Three Month Periods  
     Ended March 31,  
     2016      2015  

Income – interest income from subordinated debentures issued by HopFed Bancorp, Inc.

   $ 97         85   
  

 

 

    

 

 

 

Net income

   $ 97         85   
  

 

 

    

 

 

 

Summary Statement of Stockholders’ Equity

 

     Trust                    Total  
     Preferred      Common      Retained      Stockholders’  
     Securities      Stock      Earnings      Equity  

Beginning balances, December 31, 2015

   $ 10,000         310         —           10,310   

Net income

     —           —           97         97   

Dividends:

           

Trust preferred securities

     —           —           (94      (94

Common paid to HopFed Bancorp, Inc.

     —           —           (3      (3
  

 

 

    

 

 

    

 

 

    

 

 

 

Ending balances, March 31, 2016

   $ 10,000         310         —           10,310   
  

 

 

    

 

 

    

 

 

    

 

 

 
Fair Value of Assets and Liabilities
3 Months Ended
Mar. 31, 2016
Fair Value Disclosures [Abstract]
 
Fair Value of Assets and Liabilities
(8) FAIR VALUE OF ASSETS AND LIABILITIES

In September 2006, the FASB issued ASC 820-10, Fair Value Measurements. This Statement defines fair value, establishes a framework for measuring fair value and expands disclosure about fair value. The statement establishes a fair value hierarchy which requires an entity to maximize the use of observable input and minimize the use of unobservable inputs when measuring fair value. The standard describes three levels of inputs that may be used to measure fair value.

 

    Level 1 is for assets and liabilities that management has obtained quoted prices (unadjusted for transaction cost) or identical assets or liabilities in active markets that the Company has the ability to access as of the measurement date.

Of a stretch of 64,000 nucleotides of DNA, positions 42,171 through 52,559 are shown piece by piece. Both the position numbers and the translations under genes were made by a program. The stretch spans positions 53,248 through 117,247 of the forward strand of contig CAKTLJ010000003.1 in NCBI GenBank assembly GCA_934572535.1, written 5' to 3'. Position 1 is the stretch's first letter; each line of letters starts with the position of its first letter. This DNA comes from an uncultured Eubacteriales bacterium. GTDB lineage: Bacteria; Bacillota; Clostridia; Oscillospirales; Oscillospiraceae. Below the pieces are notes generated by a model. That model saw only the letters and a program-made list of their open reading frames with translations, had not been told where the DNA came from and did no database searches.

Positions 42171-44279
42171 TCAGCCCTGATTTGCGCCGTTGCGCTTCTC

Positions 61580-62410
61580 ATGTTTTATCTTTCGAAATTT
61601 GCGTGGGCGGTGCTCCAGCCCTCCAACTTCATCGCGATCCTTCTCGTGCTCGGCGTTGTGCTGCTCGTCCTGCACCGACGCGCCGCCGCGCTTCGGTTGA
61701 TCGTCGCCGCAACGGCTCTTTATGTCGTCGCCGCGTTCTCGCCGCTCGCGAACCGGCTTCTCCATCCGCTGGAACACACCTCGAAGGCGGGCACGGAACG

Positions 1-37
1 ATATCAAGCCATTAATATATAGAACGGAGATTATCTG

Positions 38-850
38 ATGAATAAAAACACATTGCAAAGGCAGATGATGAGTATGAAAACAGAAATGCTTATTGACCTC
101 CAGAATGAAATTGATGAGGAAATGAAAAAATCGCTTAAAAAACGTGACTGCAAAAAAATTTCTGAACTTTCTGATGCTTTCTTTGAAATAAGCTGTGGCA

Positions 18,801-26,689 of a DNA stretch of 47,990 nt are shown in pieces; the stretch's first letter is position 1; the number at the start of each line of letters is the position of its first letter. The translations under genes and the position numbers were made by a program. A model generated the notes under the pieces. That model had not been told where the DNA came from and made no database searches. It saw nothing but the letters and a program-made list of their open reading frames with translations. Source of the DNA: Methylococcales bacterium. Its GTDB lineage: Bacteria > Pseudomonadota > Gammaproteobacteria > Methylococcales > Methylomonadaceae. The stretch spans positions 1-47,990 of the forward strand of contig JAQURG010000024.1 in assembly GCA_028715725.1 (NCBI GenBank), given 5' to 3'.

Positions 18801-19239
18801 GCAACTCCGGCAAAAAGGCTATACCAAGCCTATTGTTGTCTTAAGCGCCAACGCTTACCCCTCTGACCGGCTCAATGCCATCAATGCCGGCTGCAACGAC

Level 2 is for assets and liabilities in which significant unobservable inputs other than Level 1 prices such as quoted prices for similar assets and liabilities; quoted prices in markets that are not active; or other inputs that are observable or can be corroborated by observable market data.

 

    Level 3 is for assets and liabilities in which significant unobservable inputs that reflect a reporting entity’s own assumptions about the assumptions that market participants would use in pricing an asset or liability.

The fair values of securities available for sale are determined by a matrix pricing, which is a mathematical technique that is widely used in the industry to value debt securities without exclusively using quoted prices for the individual securities in the Company’s portfolio but rather by relying on the securities relationship to other benchmark quoted securities. Impaired loans are valued at the net present value of expected payments using the fair value of any assigned collateral. The values for bank owned life insurance are obtained from stated values from the respective insurance companies. The liability associated with the Company’s derivative is obtained from a quoted value supplied by our correspondent banker. The value of real estate owned is obtained from appraisals completed on properties at the time of acquisition and annually thereafter.